Plant Based fabrics: A Lead Role Towards a Sustainable Future

In the past, synthetic fibers such as acrylic, polyester, and nylon have been a common source for manufacturing clothes. But they are treated with hundreds of chemicals during the manufacturing process. What if we tell you that you can make your clothing from plant based fabrics?

plant based fabric manufacturing process

The future of fashion revolves around sustainability and introducing sustainable options that last longer.

Instead of wool, you can choose one of the numerous naturally based materials that do not involve animal harm.

High-performance materials derived from soft and sustainable plants have recently become more popular.

Many garment companies use textiles that do not contribute to environmental harm. In this article, we will discuss plant based fabrics and their advantages.

What are Plant Based Fabrics?

Fibers created from anything that grows rather than being synthesized fall under the plant-based category.

As predicted, plant-based textiles have a lower environmental effect than others. Anything grown naturally is a more sustainable alternative than anything manufactured chemically.

plant based fabric

Plant-based textiles require less nonrenewable resources and decompose organically at the end of their life cycle.

Not to mention that plant based fabrics have an incredible feeling, making them ideal for comfortable clothes.

The Advantages of Fabrics that are Plant-based

Plant-based clothing is an excellent sustainable alternative for those who wish to live a healthy lifestyle without losing style. Some advantages of such clothing are

  • They are breathable and moisture-absorbent compared to synthetic fibers.
  • Such fibers are biodegradable in general if not combined with synthetics.
  • They are naturally antibacterial and hypoallergenic.
  • Because plant fibers need fewer chemicals to produce, they have a lower environmental effect than synthetic and recycled materials.
  • Plant-based clothing is not only vegan and ecologically friendly, but it is also healthier for you.

Plant-Based Textiles That You Should Consider

1. Organic cotton

Cotton is a soft and delicate fiber that is very popular among fashion enthusiasts.

Cotton fabric is one of the world’s most extensively used materials. It is cultivated in humane ways.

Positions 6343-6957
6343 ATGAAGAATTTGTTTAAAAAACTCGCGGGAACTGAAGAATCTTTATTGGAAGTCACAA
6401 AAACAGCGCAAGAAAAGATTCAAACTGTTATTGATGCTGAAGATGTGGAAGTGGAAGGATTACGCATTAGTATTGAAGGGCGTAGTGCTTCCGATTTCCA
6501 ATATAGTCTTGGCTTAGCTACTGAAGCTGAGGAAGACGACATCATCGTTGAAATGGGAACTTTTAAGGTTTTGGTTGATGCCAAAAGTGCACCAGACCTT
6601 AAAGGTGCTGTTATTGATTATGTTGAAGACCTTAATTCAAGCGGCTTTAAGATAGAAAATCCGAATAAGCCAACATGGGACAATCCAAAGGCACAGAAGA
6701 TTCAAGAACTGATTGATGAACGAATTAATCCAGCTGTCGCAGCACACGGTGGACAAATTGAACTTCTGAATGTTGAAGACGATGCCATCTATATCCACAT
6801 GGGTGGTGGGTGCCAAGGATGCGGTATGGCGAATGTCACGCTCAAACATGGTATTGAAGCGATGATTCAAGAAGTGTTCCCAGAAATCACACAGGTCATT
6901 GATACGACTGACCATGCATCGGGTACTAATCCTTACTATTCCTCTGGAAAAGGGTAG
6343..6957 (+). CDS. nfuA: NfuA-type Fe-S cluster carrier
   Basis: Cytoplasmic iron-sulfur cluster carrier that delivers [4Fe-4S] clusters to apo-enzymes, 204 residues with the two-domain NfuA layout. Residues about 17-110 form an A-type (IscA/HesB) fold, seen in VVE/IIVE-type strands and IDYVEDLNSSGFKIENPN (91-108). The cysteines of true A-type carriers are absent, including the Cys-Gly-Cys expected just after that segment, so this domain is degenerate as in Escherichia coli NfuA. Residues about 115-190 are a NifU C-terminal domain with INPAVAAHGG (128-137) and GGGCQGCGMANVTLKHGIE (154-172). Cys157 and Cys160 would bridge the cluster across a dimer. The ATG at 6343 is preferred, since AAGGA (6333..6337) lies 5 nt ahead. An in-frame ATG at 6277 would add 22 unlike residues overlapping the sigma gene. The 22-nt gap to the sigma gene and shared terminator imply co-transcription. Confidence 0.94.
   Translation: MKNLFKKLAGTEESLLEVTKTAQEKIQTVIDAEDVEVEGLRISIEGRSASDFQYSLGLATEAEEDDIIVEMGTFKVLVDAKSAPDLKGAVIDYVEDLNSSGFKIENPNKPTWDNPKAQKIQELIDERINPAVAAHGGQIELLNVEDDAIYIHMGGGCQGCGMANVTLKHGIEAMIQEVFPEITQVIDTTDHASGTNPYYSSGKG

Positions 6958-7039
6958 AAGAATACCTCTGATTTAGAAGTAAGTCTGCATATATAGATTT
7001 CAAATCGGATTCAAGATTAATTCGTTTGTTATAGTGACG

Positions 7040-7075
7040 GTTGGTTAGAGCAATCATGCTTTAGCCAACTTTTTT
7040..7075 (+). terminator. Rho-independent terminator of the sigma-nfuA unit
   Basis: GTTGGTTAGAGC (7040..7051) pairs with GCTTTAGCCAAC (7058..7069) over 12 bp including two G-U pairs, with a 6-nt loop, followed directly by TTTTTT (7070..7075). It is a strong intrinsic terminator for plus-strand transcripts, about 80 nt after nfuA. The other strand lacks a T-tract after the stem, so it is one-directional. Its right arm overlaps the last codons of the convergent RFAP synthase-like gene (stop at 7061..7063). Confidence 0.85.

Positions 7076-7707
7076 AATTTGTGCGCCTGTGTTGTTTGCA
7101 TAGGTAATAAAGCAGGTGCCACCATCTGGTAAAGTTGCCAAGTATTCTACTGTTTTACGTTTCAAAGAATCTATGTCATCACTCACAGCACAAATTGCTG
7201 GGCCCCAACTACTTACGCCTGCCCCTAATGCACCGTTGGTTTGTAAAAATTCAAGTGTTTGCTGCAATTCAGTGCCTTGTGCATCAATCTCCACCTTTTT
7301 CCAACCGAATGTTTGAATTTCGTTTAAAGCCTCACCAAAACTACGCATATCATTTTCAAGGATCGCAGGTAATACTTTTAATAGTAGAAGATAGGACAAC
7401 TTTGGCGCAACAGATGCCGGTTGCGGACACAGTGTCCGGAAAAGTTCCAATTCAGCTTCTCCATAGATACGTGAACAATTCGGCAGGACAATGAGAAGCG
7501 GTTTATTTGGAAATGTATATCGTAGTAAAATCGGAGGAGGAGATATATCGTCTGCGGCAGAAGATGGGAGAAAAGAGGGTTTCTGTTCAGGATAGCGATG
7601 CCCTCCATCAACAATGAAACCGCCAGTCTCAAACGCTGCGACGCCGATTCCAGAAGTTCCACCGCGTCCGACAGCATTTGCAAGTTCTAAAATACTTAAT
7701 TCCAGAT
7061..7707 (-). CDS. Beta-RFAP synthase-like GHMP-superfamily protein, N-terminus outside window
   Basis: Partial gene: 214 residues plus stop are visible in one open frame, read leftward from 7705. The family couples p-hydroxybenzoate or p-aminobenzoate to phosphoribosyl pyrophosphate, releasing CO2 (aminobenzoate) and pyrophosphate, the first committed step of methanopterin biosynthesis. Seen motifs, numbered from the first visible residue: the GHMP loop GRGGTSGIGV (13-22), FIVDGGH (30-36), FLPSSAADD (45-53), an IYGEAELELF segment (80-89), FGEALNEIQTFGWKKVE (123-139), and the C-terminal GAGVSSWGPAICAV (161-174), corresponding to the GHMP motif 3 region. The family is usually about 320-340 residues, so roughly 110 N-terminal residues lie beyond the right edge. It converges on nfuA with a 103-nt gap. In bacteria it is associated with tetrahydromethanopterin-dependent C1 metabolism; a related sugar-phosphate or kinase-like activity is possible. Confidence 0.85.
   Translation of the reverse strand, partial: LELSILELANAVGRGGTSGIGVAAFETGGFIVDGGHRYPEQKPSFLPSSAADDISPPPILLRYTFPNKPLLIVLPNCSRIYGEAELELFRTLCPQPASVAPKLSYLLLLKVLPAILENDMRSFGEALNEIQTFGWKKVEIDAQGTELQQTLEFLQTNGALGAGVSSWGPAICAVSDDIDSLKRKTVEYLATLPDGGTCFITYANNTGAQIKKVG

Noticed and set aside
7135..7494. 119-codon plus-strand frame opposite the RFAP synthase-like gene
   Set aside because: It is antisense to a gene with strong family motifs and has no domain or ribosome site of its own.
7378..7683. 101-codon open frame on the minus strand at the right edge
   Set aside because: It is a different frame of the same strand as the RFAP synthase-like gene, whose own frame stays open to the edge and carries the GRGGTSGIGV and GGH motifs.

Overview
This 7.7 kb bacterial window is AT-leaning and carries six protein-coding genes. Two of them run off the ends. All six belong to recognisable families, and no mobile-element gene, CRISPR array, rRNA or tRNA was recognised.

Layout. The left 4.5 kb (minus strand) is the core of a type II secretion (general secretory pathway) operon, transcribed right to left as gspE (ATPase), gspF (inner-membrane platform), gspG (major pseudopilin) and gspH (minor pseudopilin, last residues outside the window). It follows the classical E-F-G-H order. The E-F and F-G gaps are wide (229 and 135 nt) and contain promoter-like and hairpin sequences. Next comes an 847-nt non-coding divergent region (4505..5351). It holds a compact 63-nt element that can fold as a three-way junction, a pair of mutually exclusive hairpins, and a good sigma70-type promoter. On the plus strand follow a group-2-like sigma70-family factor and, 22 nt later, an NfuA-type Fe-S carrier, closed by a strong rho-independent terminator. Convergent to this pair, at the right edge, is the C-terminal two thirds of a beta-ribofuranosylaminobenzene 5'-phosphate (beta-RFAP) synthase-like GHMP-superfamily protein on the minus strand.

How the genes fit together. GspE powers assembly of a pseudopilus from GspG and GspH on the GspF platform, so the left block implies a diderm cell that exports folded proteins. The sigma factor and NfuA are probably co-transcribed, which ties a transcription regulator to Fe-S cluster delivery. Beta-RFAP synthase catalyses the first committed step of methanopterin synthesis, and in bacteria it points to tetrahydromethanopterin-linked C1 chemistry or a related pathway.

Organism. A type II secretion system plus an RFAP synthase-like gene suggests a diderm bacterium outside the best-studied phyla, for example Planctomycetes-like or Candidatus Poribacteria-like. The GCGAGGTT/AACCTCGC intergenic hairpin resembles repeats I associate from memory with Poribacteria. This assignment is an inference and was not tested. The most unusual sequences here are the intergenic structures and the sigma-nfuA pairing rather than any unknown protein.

It is grown without harmful pesticides and has no adverse environmental effects. Moreover, it consumes less water in manufacturing than conventional cotton.

According to the Soil Exchange, organic cotton produces 46% less carbon than conventional cotton. Rain-fed organic cotton is the most sustainable option since it avoids the damage caused by agricultural irrigation.

However, cotton clothing can only be branded organic if it meets an organic cotton standard.

The Organic Component Standard (OCS) ensures that your goods’ organic components can be traced back to the vendor.

Meanwhile, GOTS (Global Organic Textile Standard) certification assures social and environmental responsibility.

2. Modal Fabric

Lenzing modal, created from a natural resource known as beech tree, is another eco-friendly option among plant-based fabrics.

Essentially, the wood of the beech trees is transformed into pulp so that the fibers may be removed.

The garment manufacturing process starts once the natural fibers are spun into fabric. Unlike recycled synthetic fibers, the Lenzing modal is compostable and biodegradable.

The Lenzing modal has a minimal environmental impact compared to other textiles since it is carbon neutral and needs less water and land.

Because it is inherently smooth and silky, this fabric is ideal for underwear and loungewear.

Modal fibers help the skin breathe while absorbing sweat, which may promote bacterial development and discomfort.

As a result, those with itchy or sensitive skin should wear modal fabric to ensure that their clothes do not aggravate their condition.